The 52-year-old Dutchwoman, who also guided the Netherlands to win the women’s Euro trophy in 2017, is the first coach to lead two different teams to the title.
Pakistan Cricket Board wants ICC to form strategy on growth of franchise T20 leagues
Pakistan Cricket Board (PCB) said on Saturday that it has asked the International Cricket Council (ICC) to form a strategy on controlling the growth of lucrative franchise T20 leagues with rising concerns about its impact on the international cricket calendar.
Earlier this week, South Africa pulled out of a three-match bilateral ODI against Australia in January as it clashes with their new domestic T20 competition, the third time they will be attempting to have a successful franchise T20 League.
The next cycle of the Future Tours Programme (FTP), for 2024-31, which shows the schedule of teams playing bilateral series against each other and at what venues, is set to be confirmed in the upcoming week during the annual conference of the ICC at Birmingham.
“Growth of franchise cricket is impacting the already crammed international cricket calendar. The PCB is concerned about this development and wants the ICC to formulate a strategy on this issue,” said PCB Chief Executive Faisal Hasnain in a statement.
“We have sent a proposal to the ICC, which they have added to their meeting agenda. Two other boards have also conveyed their apprehensions to the ICC on this matter and urged the ICC to create a working group to debate on the expansion of franchise-based T20 leagues,” added Hasnain.
Talking about the confirmation of the FTP, in the context of Pakistan recently starting to host international cricket at home, Hasnain remarked, “Finalising the Future Tours Programme (FTP) is very important for us.
“This will give us certainty about which teams will be visiting us and which countries we will be touring. 80 per cent of the FTP has already been agreed upon and the remaining 20 per cent will be completed in the upcoming meeting.”
The upcoming ICC Annual Conference in Birmingham also marks the first time the meeting will happen after a Covid-19 pandemic caused a stoppage. “The annual conference presents a unique opportunity for networking with representatives of the world cricket.
“We are planning several initiatives that involve fellow members and meetings have already been set up on the sidelines with other boards to collectively enhance our common interest,” concluded Hasnain.
T20 World Cup could be a swansong for several Australian cricketers, indicates Finch
Australia white-ball skipper Aaron Finch has no doubt in his mind that he will be leading an “ageing side” in the ICC T20 World Cup at home later this year, and indicated that the tournament could be a swansong for several cricketers, especially batters.
As Australia prepare to defend the title they won in the UAE in 2021, Finch added that lifting the trophy in front of a packed Melbourne Cricket Ground in November would be a dream come true for him.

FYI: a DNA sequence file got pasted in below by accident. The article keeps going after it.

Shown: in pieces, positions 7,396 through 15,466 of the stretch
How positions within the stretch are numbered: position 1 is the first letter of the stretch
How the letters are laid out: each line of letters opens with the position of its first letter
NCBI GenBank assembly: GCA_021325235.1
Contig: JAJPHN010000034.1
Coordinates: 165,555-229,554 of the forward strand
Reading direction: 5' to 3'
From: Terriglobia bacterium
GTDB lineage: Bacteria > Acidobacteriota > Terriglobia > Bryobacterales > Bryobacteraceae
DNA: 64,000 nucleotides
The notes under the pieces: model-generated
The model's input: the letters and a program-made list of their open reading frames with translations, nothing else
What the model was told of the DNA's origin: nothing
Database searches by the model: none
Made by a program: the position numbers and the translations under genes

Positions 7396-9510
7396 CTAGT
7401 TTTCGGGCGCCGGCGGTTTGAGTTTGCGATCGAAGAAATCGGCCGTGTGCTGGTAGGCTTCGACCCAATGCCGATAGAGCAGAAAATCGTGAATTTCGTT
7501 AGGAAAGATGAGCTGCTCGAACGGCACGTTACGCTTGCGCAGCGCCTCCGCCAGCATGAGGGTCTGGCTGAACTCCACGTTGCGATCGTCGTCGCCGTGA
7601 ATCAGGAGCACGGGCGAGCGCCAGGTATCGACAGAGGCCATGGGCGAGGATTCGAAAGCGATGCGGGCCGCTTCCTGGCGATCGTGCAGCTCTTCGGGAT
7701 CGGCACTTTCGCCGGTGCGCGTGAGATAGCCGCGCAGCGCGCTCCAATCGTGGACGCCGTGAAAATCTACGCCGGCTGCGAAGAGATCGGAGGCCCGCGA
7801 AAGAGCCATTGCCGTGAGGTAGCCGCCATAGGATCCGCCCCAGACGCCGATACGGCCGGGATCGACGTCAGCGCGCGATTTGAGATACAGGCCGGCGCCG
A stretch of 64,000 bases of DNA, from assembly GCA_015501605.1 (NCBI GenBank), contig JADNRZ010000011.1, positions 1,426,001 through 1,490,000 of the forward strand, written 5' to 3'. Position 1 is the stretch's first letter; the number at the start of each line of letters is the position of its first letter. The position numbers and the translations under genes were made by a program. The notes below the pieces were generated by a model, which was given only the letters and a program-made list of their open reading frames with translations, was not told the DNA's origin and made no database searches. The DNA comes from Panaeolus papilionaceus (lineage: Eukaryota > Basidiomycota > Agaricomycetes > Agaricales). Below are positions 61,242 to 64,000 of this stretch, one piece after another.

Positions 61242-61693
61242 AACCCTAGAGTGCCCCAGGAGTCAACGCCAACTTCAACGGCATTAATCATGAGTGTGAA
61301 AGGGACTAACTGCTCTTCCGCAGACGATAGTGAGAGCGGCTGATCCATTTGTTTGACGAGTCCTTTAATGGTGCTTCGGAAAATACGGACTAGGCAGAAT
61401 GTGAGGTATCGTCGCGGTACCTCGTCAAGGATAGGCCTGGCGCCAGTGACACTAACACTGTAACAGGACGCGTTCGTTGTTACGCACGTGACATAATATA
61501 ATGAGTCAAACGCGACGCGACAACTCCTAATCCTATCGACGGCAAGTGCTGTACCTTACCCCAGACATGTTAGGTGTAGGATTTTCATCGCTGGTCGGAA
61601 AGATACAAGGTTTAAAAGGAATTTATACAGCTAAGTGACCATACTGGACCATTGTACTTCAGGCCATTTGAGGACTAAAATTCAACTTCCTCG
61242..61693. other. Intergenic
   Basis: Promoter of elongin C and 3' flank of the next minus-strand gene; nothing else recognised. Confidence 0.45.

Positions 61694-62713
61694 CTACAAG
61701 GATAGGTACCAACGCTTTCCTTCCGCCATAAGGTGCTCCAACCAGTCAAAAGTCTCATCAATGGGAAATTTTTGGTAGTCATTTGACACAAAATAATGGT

“It might be a full stop on everything (several players retiring from T20Is, including him) if it goes to plan like that. Fairy tales can happen in sport,” Finch, 35, was quoted as saying by cricket.com.au during the 100-day countdown celebration to the mega event on Friday.
While Finch has indicated that this could be the last T20 World Cup for him, it could also be opener David Warner and wicketkeeper-batter Matthew Wade’s last mega T20 event, given that both are in their mid-30s.
Wade has already said the 2022 T20 World Cup will be his international swansong, while Warner has also indicated that he might retire from T20Is to prolong his Test and ODI career. Finch will also probably turn his attention to the 50-over World Cup in India in 2023 to finally call it a day from international cricket.
Asked about his white-ball future post the T20 World Cup, Finch said, “Good question… It obviously shifts to a 50-over World Cup focus… after the (T20) World Cup, so I don’t think there’s too many T20 games in the next 12 months (after the World Cup) anyway. So I don’t know.
“I think just naturally when guys get to their mid-30s, it’s going to be that way. Davey (Warner) just keeps going; he could play for another 10 years, I think, with how fit he is and how much he loves the competition and continuing to challenge himself.
“(Matthew) Wadey has gone through a few phases (and) he’s now become so important to the structure of our team, batting at seven there and being so dynamic. But it’s an ageing side, isn’t it? Especially in that batting group,” said Finch.
Finch added that the World Cup in Australia would be “incredibly tough” after what he saw in the UAE last year where South Africa, in spite of winning four out of their five games, missed out on net run rate.
“Iit’s going to be an incredibly tough competition. We saw how brutal the format is with South Africa winning four out of their five games at the last World Cup and still not qualifying on net run rate. It’s just so brutal that you do need a bit of luck along the way. So let’s see.”